# Near-optimal Hashing Algorithms for Approximate Nearest Neighbor in High Dimensions

Andoni, A. & Indyk, P., 2008. Near-optimal Hashing Algorithms for Approximate Nearest Neighbor in High Dimensions.

*Communications of the ACM*, 51(1), pp.117—122.## Summary

This article gives an overview of locality sensitive hashing algorithms, i.e. methods for approximating the nearest neighbor problem.## Concepts

**distance**:The distance between*d-*dimensional data points*P*is frequently computed with the following $$\mathcal{l}_s$$*norm*metric: \[||p-q||_s = \bigl(\sum_{i=1}^d |p_i-q_i|^s\bigr)^{1/s}\]**R-nearest neighbor**: a point*p*is an*R-near*neighbor*q*if the distance between these points is at most R.**locality sensitive hashing**: $$\mathcal{H}$$ is a family of hash functions*h*which map data points to some universe*U*, so that*h*has a high probability $$Pr_{\mathcal{H}}[h(q) = h(p)]$$ if*p*and*q*are R-nearest neighbors, and a considerably lower probability if they are not.

## Design

Typically the probability gap between R-nearest neighbors and other points is rather small, requiring us to amplify this gap by combining several hash functions $$\mathcal{H}$$ yielding\[g_j(q) = h_{1,j}(q), ..., h_{k,j}(q)\]

and by computing *L* buckets $$g_j(q)$$ with *j=1, ...L*. If the buckets store binary values *L* corresponds to the hash length in bits. The hash functions $$h_{t,j} (1\leq t \leq k, 1 \leq j \leq L)$$ are randomly chosen.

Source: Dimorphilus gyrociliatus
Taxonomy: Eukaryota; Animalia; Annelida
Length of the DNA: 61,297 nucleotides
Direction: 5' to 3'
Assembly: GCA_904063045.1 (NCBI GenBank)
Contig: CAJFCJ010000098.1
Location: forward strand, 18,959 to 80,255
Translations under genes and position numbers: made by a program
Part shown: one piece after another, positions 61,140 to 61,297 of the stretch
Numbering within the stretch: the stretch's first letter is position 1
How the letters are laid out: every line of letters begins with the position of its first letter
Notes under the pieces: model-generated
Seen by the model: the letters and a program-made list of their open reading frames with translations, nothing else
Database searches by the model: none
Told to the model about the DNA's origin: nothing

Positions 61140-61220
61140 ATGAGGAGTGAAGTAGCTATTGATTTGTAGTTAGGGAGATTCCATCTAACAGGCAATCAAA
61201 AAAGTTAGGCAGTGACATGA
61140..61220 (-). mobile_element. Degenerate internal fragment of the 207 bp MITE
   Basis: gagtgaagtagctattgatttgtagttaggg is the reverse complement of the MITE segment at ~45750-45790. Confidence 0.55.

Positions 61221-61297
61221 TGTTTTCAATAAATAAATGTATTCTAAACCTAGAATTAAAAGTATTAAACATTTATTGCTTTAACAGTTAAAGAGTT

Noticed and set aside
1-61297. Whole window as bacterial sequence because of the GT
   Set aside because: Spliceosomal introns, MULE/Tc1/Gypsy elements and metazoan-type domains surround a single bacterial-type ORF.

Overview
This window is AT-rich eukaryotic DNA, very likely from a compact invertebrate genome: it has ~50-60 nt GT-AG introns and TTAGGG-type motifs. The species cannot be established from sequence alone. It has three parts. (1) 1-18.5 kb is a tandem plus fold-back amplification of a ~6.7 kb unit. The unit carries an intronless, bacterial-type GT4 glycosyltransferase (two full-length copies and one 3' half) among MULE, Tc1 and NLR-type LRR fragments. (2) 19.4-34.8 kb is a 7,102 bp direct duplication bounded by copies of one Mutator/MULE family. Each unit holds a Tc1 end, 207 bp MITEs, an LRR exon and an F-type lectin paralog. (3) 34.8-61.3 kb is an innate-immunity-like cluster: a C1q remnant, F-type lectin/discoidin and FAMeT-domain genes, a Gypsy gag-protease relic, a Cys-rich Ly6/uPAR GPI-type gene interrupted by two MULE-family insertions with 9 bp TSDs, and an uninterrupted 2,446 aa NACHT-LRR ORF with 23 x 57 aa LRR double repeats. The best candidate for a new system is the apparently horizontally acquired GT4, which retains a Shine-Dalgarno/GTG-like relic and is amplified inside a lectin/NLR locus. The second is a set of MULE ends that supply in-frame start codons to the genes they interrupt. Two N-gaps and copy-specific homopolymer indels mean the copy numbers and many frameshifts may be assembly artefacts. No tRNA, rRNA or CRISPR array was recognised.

- Number of hashes
*k*: the number of hashes*k*determines the probability $$P_1^k$$ that $$g_i(p) = g_i(q)$$. Large values of*k*increase the method's specificity (i.e. reduces $$P_1$$ and, therefore, the number of false positives). - Number of hash tables
*L*: larger values of*L*increase the method's sensitivity (i.e. the number of true positives). Consequently,*L*must be sufficiently large (especially for high values of*k*) to ensure that all R-near neighbors collide with the query point at least ones.

## Hash functions

The following families of hash functions (i.e. distance metrics) $$\mathcal{H}$$ are frequently used for LSH:- The
*h**amming distance*which corresponds to the number of points in which*p*and*q*differ. - $$\mathcal{l}_s$$ distance
*Jaccard**measure:*$$s(A,B) = \frac{|A \cap B|}{|A \cup B|}$$. Since*s(A,B)*is a similarity measure, the distance needs to be computed by*d(A, B) =1-s(A, B)**Arccos:*$$\Theta(p,q) = arccos\bigl(\frac{p\cdot q}{||p||\cdot||q||}\bigr)$$ - this distance measure the angle between two vectors.